Tuesday, May 17, 2011

Why didn't Jesus appear to everyone?

One of the stock objections to the Resurrection is that Jesus didn’t appear to more people. But the problem with this objection is that infidels will always move the goalpost.

1. Suppose Jesus appeared to Pilate. Suppose we had an ostensible firsthand account of his appearance to Pilate.

How would infidels respond? Their first resort would be to deny the authenticity of the account. It must be a 2C forgery, or something like that.

And they know it couldn’t be authentic since dead men don’t return from the grave. So you have a circular denial.

2. But suppose the account was authenticated. How would infidels respond?

i) Their next resort would be to ask rhetorically, What’s more likely: that Jesus really did appear to Pilate, or that Pilate lied, or hallucinated, or we have a case of mistaken identity, &c.?

ii) They’d add that ancient witnesses can’t be trusted. They’re so superstitious, you know. So that feeds into their confirmation bias. They see what they expect to see. Things that go bump in the night.

3. Suppose Jesus appeared on national TV. How would the infidel respond?

He might says: What’s more likely: that dead men return from the grave, or that his television appearance was a computer-animated illusion?

4. Suppose Jesus made a personal appearance to the infidel? How would he respond?

i) He might say, How do I know it’s Jesus? What does Jesus look like, anyway? And it’s not like I can do a DNA match.

ii) Or he might say, What’s more likely: that dead men return from the grave, or that I had a hypnagogic hallucination?

iii) Or he might say, Even a space alien impersonating Jesus is more likely than Jesus appearing to me. At least space aliens, if they exist, are naturally possible. And any naturalistic explanation, however unlikely, is more likely than any supernaturalistic explanation like a miracle (i.e. the Resurrection).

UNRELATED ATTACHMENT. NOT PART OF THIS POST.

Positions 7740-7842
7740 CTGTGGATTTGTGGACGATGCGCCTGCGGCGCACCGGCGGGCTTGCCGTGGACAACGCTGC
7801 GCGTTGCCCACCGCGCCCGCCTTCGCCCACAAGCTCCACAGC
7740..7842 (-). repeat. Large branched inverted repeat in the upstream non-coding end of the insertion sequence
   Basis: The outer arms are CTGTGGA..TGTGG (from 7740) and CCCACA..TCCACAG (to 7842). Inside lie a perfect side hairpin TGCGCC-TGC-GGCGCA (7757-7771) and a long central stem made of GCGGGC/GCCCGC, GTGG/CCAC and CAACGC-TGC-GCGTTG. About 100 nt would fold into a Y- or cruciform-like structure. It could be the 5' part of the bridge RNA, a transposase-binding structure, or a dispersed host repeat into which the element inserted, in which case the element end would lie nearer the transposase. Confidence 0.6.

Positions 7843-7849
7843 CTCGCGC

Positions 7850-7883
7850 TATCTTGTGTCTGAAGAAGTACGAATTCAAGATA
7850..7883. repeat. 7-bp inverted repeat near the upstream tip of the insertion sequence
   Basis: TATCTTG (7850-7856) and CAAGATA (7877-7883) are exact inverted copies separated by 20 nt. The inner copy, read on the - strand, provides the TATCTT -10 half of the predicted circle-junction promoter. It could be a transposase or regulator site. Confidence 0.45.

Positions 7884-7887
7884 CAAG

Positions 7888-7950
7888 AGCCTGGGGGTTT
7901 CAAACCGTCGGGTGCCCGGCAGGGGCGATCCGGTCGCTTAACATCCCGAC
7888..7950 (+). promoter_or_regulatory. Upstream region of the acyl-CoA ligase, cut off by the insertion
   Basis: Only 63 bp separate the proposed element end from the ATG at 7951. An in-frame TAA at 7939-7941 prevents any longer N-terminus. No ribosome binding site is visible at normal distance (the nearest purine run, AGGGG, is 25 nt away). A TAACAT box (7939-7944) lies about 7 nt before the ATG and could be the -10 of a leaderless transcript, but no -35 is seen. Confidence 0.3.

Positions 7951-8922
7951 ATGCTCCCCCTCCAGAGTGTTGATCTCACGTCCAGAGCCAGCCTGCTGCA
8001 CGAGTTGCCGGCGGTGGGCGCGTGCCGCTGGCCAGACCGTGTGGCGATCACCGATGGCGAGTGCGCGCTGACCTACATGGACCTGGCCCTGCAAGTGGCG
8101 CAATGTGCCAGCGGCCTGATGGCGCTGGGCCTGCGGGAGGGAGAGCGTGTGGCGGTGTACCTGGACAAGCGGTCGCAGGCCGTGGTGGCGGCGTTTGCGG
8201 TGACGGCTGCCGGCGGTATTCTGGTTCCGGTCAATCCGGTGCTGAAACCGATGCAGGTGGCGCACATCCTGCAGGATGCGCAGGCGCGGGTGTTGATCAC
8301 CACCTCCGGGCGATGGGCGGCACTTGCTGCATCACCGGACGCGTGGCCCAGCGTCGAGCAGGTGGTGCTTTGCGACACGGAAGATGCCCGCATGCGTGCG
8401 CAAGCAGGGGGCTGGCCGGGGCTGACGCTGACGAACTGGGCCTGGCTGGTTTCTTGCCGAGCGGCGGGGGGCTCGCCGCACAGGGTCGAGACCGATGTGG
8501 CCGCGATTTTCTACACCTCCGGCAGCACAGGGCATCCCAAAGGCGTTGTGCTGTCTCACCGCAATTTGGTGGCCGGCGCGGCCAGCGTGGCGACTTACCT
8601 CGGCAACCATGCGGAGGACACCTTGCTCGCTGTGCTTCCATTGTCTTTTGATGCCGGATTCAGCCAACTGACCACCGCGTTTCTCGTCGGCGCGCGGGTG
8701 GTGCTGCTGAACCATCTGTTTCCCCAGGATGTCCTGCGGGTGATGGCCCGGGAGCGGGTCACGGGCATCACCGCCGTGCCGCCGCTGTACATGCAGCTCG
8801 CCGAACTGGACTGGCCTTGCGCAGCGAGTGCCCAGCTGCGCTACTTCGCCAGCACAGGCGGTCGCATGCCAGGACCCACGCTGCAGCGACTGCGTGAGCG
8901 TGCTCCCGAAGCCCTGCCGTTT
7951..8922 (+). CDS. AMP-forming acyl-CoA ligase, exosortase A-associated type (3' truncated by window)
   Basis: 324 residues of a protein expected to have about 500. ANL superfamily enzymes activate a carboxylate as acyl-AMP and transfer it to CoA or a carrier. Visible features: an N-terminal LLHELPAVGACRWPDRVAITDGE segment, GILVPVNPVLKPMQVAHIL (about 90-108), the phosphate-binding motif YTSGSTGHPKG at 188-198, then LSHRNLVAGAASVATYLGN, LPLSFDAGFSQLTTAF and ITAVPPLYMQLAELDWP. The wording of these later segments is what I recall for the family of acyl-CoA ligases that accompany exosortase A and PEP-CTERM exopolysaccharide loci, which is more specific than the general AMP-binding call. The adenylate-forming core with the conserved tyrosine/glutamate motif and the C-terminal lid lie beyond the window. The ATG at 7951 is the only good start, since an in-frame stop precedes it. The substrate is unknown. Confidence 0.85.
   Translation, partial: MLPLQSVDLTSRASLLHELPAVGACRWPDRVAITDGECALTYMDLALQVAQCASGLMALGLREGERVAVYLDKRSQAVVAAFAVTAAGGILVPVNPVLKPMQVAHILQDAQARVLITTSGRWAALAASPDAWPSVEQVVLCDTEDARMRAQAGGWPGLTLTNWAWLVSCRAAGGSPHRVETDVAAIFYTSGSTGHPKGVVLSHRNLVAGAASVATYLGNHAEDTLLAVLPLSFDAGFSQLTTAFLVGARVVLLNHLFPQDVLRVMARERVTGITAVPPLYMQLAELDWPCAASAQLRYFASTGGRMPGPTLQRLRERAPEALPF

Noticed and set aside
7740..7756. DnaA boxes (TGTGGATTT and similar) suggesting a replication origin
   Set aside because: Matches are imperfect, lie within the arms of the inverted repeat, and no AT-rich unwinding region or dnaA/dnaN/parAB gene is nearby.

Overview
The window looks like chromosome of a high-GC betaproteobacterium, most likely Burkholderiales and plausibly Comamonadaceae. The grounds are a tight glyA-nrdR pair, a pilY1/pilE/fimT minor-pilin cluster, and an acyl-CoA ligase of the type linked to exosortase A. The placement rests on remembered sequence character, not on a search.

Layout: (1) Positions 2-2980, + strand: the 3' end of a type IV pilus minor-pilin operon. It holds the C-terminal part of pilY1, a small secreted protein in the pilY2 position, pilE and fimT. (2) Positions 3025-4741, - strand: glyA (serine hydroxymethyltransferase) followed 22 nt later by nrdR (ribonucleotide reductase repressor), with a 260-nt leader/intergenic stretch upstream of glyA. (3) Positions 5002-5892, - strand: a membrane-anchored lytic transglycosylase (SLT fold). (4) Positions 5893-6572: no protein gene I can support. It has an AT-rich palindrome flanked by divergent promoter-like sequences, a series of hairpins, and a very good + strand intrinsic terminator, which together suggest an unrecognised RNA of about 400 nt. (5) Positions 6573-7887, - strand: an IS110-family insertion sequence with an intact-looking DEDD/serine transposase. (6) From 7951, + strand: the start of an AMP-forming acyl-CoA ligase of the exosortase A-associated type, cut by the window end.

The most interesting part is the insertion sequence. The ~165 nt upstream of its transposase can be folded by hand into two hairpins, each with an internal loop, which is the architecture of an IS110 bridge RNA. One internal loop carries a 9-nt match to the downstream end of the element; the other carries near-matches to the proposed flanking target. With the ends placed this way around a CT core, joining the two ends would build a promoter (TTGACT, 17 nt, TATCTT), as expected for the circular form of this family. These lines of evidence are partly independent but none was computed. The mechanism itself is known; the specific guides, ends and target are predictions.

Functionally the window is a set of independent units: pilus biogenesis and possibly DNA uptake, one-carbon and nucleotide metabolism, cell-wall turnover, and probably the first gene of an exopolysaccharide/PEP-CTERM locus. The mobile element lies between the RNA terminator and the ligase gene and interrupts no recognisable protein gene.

1. In an infinite and exhaustive multiverse, there's going to be some universe where alien pranksters stage this kind of holographic projection, or people simply have mass hallucinations of this sort. This is why I am puzzled by the skeptical notion of the absolute priority of naturalistic explanations - the idea that, because we can merely think of a naturalistic explanation for some phenomena, theistic explanations should be ruled out. This basically puts the skeptic in a position (that most don't want to be in) of saying that there simply cannot ever be any evidence for theism. Any phenomenon can be explained naturalistically.

  2. "But the problem with this objection is that infidels will always move the goal post."

    Infidel: "I'm getting sick of you kicking it through the uprights. I'm moving the goalposts back!

    Let's see you kick it through now, you mean, bigoted, dogmatic, intolerant, stupid Christian fundy!!

    Kick the ball now, you Prot Fundy Mug-Fug!"

  3. Do critics accept the testimony of men like James and Paul, who had been enemies of Christianity prior to the resurrection? Do they accept the non-Christian Jewish testimony to the empty tomb? Some do, but many don't. Do they accept Constantine's testimony concerning the revelation he allegedly received from God? Do they accept non-Christian corroboration of the traditional gospel authorship attributions? Etc. We have many examples of critics rejecting corroboration of Christianity from non-Christian sources, often when there's nothing even close to a good reason to do so. Before they ask for more evidence, they should come up with a better explanation of what they already have.

  4. By the way, we also have many modern examples of corroboration of paranormal phenomena from hostile sources. See here. Do skeptics who ask for something like testimony to the resurrection from Pilate accept these modern paranormal phenomena on the basis of such hostile corroboration?